Until I got to college I can honestly say my knowledge of the element of form consisted of making little cubes and those clever bubble letters that looked vaguely thee dimensional. I know for certain I could not have told what really qualified something to be a “form” as opposed to a shape.
Although the element of form may seem a little tricky it’s really simple. A shape is flat. A form takes up space in the room. Form is three dimensional and has volume.
The real fun begins when students are old enough to understand the bigger concept; that the “idea” of form can be drawn on a two dimensional paper.
The DIY of creating “form” on a flat surface
One point perspective is the simplest form of linear perspective to teach. This form of linear perspective shows how things get smaller as they get further away by using lines that converge at a single vanishing point.
The example below provides kids with some simple shapes, a horizon line, and a vanishing point. Kids can connect the point of the shapes with lines running back to the vanishing points. Use a ruler here, it will help!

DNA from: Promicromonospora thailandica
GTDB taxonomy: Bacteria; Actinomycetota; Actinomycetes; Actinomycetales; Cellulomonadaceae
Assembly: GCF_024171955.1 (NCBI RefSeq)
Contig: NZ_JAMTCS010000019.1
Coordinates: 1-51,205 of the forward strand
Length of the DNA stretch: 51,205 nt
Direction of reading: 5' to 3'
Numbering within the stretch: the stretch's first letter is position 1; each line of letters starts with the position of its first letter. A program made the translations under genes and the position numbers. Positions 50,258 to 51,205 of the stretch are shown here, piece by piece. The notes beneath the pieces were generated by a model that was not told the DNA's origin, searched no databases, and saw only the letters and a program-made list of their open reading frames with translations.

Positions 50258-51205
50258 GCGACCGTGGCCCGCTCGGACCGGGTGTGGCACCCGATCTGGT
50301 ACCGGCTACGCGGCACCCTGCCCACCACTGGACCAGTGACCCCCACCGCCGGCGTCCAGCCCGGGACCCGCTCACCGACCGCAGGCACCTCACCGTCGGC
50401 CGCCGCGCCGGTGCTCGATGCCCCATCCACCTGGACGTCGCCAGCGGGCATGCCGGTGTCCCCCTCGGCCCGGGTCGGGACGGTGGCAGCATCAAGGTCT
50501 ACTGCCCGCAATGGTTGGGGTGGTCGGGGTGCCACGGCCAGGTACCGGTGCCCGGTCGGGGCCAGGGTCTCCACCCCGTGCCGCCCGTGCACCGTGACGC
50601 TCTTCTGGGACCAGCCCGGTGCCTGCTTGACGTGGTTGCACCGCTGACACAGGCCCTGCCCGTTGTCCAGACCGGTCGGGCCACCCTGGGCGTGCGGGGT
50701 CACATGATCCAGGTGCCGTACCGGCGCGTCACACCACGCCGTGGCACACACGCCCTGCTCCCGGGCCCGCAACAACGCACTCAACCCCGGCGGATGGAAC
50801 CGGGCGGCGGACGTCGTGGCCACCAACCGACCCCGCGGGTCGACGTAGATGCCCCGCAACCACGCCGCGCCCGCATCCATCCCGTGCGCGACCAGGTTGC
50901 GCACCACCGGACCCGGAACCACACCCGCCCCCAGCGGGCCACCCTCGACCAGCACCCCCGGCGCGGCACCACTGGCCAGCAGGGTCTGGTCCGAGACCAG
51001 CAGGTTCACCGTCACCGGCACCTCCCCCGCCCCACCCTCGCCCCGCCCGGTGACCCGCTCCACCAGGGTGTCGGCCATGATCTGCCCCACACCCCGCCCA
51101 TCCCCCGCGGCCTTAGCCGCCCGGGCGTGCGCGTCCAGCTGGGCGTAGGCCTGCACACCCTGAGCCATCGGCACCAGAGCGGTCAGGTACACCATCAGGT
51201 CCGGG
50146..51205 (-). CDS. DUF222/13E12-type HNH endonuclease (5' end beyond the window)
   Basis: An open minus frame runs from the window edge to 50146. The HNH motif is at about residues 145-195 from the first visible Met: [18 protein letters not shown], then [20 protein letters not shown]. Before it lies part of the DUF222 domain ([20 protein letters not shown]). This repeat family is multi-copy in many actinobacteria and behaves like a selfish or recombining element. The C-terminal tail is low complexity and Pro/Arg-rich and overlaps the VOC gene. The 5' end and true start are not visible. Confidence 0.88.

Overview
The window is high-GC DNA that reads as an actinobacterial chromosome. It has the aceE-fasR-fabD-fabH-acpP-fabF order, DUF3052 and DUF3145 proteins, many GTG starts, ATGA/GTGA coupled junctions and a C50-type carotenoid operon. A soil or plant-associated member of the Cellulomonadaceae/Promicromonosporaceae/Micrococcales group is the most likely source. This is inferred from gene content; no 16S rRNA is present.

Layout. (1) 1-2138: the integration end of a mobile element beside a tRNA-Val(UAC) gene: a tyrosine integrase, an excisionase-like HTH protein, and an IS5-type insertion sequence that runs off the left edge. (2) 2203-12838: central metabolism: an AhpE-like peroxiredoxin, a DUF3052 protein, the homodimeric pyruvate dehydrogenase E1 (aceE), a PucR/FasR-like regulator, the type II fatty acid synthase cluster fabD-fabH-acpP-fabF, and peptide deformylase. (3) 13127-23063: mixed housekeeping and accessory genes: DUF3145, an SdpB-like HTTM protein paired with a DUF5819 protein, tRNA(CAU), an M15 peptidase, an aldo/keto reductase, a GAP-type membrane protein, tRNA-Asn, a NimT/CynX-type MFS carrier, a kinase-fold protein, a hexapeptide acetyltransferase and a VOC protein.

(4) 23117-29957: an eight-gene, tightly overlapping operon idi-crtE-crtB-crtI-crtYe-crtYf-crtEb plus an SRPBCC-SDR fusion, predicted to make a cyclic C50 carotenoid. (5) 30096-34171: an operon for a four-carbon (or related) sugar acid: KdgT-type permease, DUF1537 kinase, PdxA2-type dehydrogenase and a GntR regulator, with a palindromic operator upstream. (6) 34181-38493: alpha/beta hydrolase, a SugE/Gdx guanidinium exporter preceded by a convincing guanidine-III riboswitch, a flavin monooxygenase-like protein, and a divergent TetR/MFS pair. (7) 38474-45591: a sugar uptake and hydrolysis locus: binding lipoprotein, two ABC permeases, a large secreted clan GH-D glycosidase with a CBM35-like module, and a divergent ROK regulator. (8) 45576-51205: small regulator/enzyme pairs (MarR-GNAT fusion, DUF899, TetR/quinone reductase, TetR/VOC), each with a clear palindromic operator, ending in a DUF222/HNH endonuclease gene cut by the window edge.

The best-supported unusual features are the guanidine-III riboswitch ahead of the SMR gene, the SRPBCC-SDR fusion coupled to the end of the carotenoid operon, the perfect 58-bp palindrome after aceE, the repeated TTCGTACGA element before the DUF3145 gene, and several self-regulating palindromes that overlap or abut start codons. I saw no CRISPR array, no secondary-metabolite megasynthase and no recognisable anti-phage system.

The element of form takes a bit of technical knowledge but it pays off!
Those lines will makes those shapes “POP” right into forms.
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Once your kiddos have mastered the idea of one point perspective try out two point perspective. This slightly trickier version of two point perspective uses vanishing points , both placed on the horizon line, to create a sense of form. There’s all kinds of fun to be had using form in art! This tiny bit of technical knowledge will open up a whole new world for your student!
If you enjoyed using this printable check out the rest of the series here!